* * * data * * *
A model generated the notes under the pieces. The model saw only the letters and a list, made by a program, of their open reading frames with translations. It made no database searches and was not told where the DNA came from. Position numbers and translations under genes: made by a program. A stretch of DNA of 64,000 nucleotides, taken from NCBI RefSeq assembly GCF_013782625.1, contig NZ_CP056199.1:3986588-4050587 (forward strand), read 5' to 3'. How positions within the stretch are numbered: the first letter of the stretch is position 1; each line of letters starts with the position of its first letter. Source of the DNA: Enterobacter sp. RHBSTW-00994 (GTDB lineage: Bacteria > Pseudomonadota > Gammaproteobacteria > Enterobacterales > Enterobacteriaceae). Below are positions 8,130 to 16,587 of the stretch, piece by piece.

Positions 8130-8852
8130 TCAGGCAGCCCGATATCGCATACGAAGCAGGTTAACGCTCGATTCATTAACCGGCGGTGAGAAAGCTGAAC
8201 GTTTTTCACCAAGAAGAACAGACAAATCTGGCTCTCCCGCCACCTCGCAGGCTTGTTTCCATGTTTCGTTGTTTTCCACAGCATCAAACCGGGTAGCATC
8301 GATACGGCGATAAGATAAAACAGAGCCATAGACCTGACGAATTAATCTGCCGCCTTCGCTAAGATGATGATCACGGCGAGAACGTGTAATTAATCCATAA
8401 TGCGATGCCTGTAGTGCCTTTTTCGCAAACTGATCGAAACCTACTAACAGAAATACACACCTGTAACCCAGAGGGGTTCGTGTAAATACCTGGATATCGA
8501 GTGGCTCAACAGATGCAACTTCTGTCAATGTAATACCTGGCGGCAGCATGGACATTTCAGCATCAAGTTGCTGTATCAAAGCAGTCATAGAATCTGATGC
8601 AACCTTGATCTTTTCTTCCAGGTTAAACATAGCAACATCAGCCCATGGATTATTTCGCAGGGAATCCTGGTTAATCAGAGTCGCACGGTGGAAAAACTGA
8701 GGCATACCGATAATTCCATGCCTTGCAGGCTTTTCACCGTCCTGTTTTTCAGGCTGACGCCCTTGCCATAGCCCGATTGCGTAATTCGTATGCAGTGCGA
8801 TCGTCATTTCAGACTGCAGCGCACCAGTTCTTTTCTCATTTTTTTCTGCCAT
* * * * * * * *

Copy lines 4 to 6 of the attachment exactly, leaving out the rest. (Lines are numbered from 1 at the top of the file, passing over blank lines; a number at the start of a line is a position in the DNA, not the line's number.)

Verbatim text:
8201 GTTTTTCACCAAGAAGAACAGACAAATCTGGCTCTCCCGCCACCTCGCAGGCTTGTTTCCATGTTTCGTTGTTTTCCACAGCATCAAACCGGGTAGCATC
8301 GATACGGCGATAAGATAAAACAGAGCCATAGACCTGACGAATTAATCTGCCGCCTTCGCTAAGATGATGATCACGGCGAGAACGTGTAATTAATCCATAA
8401 TGCGATGCCTGTAGTGCCTTTTTCGCAAACTGATCGAAACCTACTAACAGAAATACACACCTGTAACCCAGAGGGGTTCGTGTAAATACCTGGATATCGA